Even though Paul Felder wasn’t fighting, he was staying busy inside the Octagon.
As a color analyst during UFC fight nights, Felder developed into a well-liked analyst, something he credited to his time studying acting in school. Other than that ease in front of camera, he also tries to keep things straight forward.
“I feel like I just have fun with these guys, and I call what I see,” Felder said. “I’ve been fighting for a long time, doing martial arts for most of my life, so sitting back and being a fan and watching fights is fun for me. I get to be on the road with a company I love working for and people that I love dearly and appreciate what they do on a daily basis, so it was an opportunity that I’m super grateful to be a part of.”
However, after losing to Mike Perry at UFC 226, his lone bout of the year, Felder was starting to get the itch to fight. Cancelled bouts and an arm injury that required surgery kept Felder away from another bout last year, and his 2018 turned out to be the complete opposite of his 2017 campaign that consisted of three knockout wins.
Felder has the chance to start his year off with a bang in the co-main event against James Vick, who is also coming off a loss.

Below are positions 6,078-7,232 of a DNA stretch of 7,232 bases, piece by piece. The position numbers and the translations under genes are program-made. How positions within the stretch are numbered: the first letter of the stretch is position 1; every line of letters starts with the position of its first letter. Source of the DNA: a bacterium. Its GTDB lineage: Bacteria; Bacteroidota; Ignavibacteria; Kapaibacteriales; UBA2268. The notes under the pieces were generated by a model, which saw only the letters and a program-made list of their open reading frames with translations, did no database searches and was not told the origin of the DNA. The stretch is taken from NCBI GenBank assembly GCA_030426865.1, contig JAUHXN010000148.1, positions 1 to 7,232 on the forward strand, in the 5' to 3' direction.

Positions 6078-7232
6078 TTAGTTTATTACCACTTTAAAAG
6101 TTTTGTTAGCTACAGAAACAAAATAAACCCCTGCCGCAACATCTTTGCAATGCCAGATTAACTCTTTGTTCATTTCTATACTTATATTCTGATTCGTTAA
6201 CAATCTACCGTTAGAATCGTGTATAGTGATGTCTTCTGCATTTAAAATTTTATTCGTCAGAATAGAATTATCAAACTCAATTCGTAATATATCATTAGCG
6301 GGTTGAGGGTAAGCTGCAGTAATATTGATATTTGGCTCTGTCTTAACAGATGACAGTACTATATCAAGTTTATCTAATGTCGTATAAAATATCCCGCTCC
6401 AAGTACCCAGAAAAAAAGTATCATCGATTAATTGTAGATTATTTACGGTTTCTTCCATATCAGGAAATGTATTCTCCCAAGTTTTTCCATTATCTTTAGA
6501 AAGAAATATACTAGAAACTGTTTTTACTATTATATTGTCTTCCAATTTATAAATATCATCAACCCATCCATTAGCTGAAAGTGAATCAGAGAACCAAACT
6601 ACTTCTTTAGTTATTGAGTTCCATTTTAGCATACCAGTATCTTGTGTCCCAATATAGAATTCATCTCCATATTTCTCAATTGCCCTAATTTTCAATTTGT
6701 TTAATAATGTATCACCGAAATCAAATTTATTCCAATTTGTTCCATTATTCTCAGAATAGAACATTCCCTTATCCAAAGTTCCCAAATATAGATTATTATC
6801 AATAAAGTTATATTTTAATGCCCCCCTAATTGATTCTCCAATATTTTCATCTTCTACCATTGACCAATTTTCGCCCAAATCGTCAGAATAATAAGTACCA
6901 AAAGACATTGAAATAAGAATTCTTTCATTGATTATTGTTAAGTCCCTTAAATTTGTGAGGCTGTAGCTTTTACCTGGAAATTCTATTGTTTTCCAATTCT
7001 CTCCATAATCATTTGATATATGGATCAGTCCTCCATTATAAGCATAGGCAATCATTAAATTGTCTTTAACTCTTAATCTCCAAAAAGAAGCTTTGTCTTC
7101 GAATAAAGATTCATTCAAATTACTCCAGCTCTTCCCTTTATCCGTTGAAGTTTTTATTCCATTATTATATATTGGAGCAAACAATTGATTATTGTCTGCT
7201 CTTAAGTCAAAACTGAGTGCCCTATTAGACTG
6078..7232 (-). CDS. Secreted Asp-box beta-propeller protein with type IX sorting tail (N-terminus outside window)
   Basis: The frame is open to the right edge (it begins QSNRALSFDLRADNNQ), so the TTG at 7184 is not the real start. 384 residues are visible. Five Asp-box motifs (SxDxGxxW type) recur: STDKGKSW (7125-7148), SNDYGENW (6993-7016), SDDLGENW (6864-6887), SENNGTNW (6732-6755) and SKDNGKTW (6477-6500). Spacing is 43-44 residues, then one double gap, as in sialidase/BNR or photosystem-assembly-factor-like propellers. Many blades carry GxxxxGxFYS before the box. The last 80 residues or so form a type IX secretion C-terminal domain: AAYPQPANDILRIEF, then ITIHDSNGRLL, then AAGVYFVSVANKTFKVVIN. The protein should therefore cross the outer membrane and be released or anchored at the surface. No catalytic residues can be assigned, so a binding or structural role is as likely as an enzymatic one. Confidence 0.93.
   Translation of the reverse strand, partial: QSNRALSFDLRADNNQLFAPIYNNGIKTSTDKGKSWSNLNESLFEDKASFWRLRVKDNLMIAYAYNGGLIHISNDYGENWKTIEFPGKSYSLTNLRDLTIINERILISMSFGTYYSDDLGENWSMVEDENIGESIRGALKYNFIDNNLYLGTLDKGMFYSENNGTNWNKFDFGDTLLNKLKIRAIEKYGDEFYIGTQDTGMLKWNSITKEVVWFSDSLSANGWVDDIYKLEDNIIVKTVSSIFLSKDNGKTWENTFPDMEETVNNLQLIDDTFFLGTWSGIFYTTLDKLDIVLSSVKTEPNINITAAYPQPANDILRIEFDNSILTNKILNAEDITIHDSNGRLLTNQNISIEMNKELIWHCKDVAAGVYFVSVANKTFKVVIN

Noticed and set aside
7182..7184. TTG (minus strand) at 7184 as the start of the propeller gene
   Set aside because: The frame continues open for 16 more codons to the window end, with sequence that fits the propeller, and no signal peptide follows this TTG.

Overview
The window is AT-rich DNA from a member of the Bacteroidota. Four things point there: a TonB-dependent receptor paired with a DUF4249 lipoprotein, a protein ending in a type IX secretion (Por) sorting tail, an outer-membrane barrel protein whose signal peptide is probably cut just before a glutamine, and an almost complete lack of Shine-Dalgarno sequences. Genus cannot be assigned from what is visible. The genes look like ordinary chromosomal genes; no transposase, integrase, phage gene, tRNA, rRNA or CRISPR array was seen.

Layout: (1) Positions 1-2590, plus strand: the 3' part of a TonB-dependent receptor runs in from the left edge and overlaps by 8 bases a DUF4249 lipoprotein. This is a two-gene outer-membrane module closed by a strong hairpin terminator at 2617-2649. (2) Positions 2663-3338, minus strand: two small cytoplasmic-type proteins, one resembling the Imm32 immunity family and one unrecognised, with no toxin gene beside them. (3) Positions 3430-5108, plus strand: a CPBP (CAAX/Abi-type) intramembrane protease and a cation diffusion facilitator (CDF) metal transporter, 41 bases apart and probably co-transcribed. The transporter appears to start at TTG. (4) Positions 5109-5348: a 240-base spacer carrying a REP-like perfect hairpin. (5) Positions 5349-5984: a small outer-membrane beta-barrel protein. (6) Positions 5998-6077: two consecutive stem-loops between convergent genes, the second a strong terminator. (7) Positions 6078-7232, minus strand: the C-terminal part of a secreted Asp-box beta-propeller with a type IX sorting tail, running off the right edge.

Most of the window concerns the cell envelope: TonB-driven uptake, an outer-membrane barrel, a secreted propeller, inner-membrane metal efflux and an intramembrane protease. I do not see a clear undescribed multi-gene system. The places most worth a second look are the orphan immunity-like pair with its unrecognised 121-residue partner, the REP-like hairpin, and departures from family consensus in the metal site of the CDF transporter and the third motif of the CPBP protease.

We talked to Felder about his his up-and-down 2018, how he found success in the broadcast booth and what he’s most looking forward to about his fight.
UFC: You kind of had a weird 2018. Injuries, stops and starts, but now you’re in a new year, fighting in February, how does it feel to be getting back into the swing of things?
PF: I think the timing is great that it’s only February. Hopefully, with no injuries, I can kind of plan out my 2019, and get a couple fights, three fights if there’s no serious problems and get back into kind of fighting, doing a couple of commentary gigs, fighting, but it’s a fresh start. A brand new year. It’s early in the year, so I have options. I can fight multiple times if I want to, so it’s good.
UFC: It seems like you’ve really attacked this fight camp and you’re really focused.